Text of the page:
Ohio University ImPRessions

Ohio University ImPRessions

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Fall Internships are Coming! Did you Apply?

August 20, 2014

By: Austin Ambrose @tex_ambrose7

TypingFinding an internship is a big stress that many college students face in their academic career. The importance of having experience in the field a student is studying has risen. Many majors have made completing an internship prior to graduation a requirement.

Deciding when to start looking for an internship can be confusing. Students may think that there is a designated window in which internships are applied for. The simple answer of when to start looking: anytime.

Internship applications can be found year round, depending on when a student wants to participate in an internship. There are chances to complete an internship during a semester (spring or fall), the summer and even during winter breaks. There are always internship applications available, so it is never too early to start looking.

After a student decides when s/he wants to do an internship, the next step is to start looking and see what’s out there. Earlier is almost always better. As soon as a student is set on a time, go to resources that can help find internships available during that time frame. Good resources are academic department buildings, career and leadership services, and even professors of the university.

The typical period for when students try for internships is during their summer breaks. A good time to begin looking into these internships is in the middle of September. The most competitive internships have early deadlines for applications, some being in the middle of October.

According to internships.com, the bulk of internship applications are filled out between the end of February and beginning of April, and it is recommended that most of the application is ready before heading off for spring breaks. This will ensure that you are giving yourself time to complete all components of the application process.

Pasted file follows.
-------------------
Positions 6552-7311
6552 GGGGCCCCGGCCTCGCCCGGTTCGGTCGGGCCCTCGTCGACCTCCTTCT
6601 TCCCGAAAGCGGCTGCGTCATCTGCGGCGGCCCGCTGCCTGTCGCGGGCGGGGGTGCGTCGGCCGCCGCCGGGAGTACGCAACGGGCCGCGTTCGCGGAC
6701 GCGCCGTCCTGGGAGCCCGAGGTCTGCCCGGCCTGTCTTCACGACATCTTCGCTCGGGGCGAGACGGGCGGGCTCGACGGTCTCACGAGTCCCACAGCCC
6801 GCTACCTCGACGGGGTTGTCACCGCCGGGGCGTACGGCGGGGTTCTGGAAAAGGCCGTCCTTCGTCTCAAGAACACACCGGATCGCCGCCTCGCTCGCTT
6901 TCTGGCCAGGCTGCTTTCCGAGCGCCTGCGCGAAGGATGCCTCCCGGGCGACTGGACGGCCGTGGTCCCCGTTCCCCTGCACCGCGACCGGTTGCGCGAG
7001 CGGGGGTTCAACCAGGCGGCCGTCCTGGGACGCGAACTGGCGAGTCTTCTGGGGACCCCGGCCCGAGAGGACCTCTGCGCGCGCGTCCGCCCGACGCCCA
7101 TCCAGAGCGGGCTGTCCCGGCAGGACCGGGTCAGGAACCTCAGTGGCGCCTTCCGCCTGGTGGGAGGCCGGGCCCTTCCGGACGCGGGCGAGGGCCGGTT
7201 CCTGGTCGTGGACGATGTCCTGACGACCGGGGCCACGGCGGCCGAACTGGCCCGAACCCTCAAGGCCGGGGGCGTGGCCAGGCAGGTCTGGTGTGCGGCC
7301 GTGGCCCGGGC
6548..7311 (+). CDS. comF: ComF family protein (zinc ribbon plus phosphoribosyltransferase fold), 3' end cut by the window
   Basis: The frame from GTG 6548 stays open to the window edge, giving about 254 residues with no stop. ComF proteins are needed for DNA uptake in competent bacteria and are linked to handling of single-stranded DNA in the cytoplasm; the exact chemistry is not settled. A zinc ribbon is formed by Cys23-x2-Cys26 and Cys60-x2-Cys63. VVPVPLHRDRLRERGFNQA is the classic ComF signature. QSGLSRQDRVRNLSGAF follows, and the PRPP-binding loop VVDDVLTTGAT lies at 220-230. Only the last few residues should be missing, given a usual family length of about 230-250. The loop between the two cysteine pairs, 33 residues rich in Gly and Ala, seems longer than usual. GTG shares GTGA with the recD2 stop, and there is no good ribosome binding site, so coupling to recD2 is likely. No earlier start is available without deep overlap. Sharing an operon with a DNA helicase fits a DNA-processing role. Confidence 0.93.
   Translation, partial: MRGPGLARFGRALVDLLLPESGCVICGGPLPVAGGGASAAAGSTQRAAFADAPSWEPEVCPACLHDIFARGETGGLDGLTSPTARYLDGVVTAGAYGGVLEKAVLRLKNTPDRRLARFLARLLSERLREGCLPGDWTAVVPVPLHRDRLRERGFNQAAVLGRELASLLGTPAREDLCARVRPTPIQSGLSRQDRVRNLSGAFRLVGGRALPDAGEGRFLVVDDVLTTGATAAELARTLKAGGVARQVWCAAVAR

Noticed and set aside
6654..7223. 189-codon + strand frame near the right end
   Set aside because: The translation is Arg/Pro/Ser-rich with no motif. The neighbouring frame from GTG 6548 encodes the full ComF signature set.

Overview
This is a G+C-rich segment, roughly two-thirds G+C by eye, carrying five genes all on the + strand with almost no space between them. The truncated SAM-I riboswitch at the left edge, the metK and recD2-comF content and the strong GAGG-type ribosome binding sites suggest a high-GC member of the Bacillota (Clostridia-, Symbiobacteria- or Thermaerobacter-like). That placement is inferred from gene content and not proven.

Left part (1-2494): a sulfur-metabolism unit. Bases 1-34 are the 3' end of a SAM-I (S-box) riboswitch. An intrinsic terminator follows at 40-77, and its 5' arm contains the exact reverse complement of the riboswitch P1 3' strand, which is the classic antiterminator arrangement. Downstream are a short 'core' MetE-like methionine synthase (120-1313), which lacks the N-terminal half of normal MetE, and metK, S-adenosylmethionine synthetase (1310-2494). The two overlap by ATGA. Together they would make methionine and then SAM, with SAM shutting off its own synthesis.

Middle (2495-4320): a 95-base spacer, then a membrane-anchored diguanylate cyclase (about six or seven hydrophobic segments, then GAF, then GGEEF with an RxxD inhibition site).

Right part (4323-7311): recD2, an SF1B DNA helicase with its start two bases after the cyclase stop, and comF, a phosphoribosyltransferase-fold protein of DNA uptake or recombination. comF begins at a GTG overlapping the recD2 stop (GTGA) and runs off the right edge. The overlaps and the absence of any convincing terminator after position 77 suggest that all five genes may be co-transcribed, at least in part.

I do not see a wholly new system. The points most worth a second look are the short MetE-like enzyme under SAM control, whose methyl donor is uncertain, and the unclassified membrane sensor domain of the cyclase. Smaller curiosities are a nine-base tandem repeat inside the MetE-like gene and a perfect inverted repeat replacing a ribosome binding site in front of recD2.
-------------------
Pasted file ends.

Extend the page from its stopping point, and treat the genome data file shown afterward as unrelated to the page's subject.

If you want to find an internship at a specific company or organization, it is best to look at their websites to look for deadlines. These are also great places to identify what types of internships are offered through this organization or company.

Finding an internship is no easy task. The best thing that you can do as a student is to plan ahead, and be active in your searches. Starting to look as soon as possible will increase the number of internships a student will find, and can even raise the chance of receiving the internship wanted.

Interning Abroad: The Brand of Milk and Honey

July 24, 2014 2 Comments

By: Allison Rumsas @allisonrumsas

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I have spent the last five weeks of my summer in Israel interning at a PR and branding firm, BOMAH- The Brand of Milk and Honey, in Jerusalem. In Israel, internships aren’t very common and after meeting with my boss the first day, I quickly realized that my internship would be much different than the previous internship I had in Chicago.

I work directly with the Founder and Assistant Director of the firm and am given a huge amount of freedom and responsibility with the work that I do. I created my own title and job description the first day and rarely have to get approval before posting content on their social media accounts, sending pitch letters, or creating proposals and campaign ideas.

To say the least, this was a bit of a culture shock at the beginning.

Now that I’m close to finishing my fifth week interning, I can appreciate the benefits that come with interning in a foreign country and how much I have grown professionally from doing so. In my opinion, here are the three major benefits of interning abroad:

Disclaimer: There are many, many more benefits that can come from interning abroad, just ask anyone that’s traveled or worked in a foreign country, but for the sake of not making this post 12 pages long, I picked the three big ones!

IMMERSING YOURSELF IN THE CULTURE- When traveling to a foreign country it’s easy to feel like a tourist no matter how hard you try to hide it. When interning and working in a foreign country you learn much more than you would when just visiting different sites or meeting people at restaurants. You learn about the society’s working culture, the daily life of citizens, and what it’s actually like to live in that country – not just the planned routes for tourists to see.

RESUME BUILDER- We’d all be lying if we didn’t say that an important part of receiving an internship is being able to put it on your resume. An internship abroad not only allows you to add a location outside of the U.S. to your resume, but it also allows you to add numerous different skills that aren’t limited to your professional experience. Having to communicate with coworkers whose first language may not be English and learning the norms of your dream job in a city outside of the U.S. not only adds to your professional experience, but showcases your character as well.